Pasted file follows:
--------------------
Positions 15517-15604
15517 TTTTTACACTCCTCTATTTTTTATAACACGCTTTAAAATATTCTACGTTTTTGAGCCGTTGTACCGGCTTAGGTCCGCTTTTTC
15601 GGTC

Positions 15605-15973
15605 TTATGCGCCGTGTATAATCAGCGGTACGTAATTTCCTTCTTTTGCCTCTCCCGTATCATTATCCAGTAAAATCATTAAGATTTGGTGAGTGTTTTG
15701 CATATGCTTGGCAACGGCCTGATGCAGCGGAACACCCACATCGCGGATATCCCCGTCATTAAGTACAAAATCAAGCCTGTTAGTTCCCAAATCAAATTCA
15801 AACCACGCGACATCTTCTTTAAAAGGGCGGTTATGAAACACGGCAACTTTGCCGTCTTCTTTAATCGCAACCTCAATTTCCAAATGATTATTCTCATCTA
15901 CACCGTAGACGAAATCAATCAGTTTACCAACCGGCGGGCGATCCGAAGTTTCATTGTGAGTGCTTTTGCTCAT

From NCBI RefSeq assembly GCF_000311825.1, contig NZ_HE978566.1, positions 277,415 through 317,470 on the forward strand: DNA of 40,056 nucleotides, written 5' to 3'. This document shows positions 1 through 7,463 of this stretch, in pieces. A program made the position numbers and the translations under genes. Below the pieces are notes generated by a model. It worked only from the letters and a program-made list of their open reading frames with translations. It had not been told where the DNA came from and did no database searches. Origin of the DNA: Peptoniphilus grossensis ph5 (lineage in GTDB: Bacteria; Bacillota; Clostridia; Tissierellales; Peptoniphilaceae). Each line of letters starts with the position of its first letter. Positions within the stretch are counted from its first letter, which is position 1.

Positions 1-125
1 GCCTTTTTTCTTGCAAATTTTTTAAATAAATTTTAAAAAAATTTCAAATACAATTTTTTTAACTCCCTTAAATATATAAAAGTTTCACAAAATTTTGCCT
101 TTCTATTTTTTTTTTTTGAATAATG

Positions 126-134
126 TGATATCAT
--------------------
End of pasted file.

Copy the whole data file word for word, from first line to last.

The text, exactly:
Positions 15517-15604
15517 TTTTTACACTCCTCTATTTTTTATAACACGCTTTAAAATATTCTACGTTTTTGAGCCGTTGTACCGGCTTAGGTCCGCTTTTTC
15601 GGTC

Positions 15605-15973
15605 TTATGCGCCGTGTATAATCAGCGGTACGTAATTTCCTTCTTTTGCCTCTCCCGTATCATTATCCAGTAAAATCATTAAGATTTGGTGAGTGTTTTG
15701 CATATGCTTGGCAACGGCCTGATGCAGCGGAACACCCACATCGCGGATATCCCCGTCATTAAGTACAAAATCAAGCCTGTTAGTTCCCAAATCAAATTCA
15801 AACCACGCGACATCTTCTTTAAAAGGGCGGTTATGAAACACGGCAACTTTGCCGTCTTCTTTAATCGCAACCTCAATTTCCAAATGATTATTCTCATCTA
15901 CACCGTAGACGAAATCAATCAGTTTACCAACCGGCGGGCGATCCGAAGTTTCATTGTGAGTGCTTTTGCTCAT

From NCBI RefSeq assembly GCF_000311825.1, contig NZ_HE978566.1, positions 277,415 through 317,470 on the forward strand: DNA of 40,056 nucleotides, written 5' to 3'. This document shows positions 1 through 7,463 of this stretch, in pieces. A program made the position numbers and the translations under genes. Below the pieces are notes generated by a model. It worked only from the letters and a program-made list of their open reading frames with translations. It had not been told where the DNA came from and did no database searches. Origin of the DNA: Peptoniphilus grossensis ph5 (lineage in GTDB: Bacteria; Bacillota; Clostridia; Tissierellales; Peptoniphilaceae). Each line of letters starts with the position of its first letter. Positions within the stretch are counted from its first letter, which is position 1.

Positions 1-125
1 GCCTTTTTTCTTGCAAATTTTTTAAATAAATTTTAAAAAAATTTCAAATACAATTTTTTTAACTCCCTTAAATATATAAAAGTTTCACAAAATTTTGCCT
101 TTCTATTTTTTTTTTTTGAATAATG

Positions 126-134
126 TGATATCAT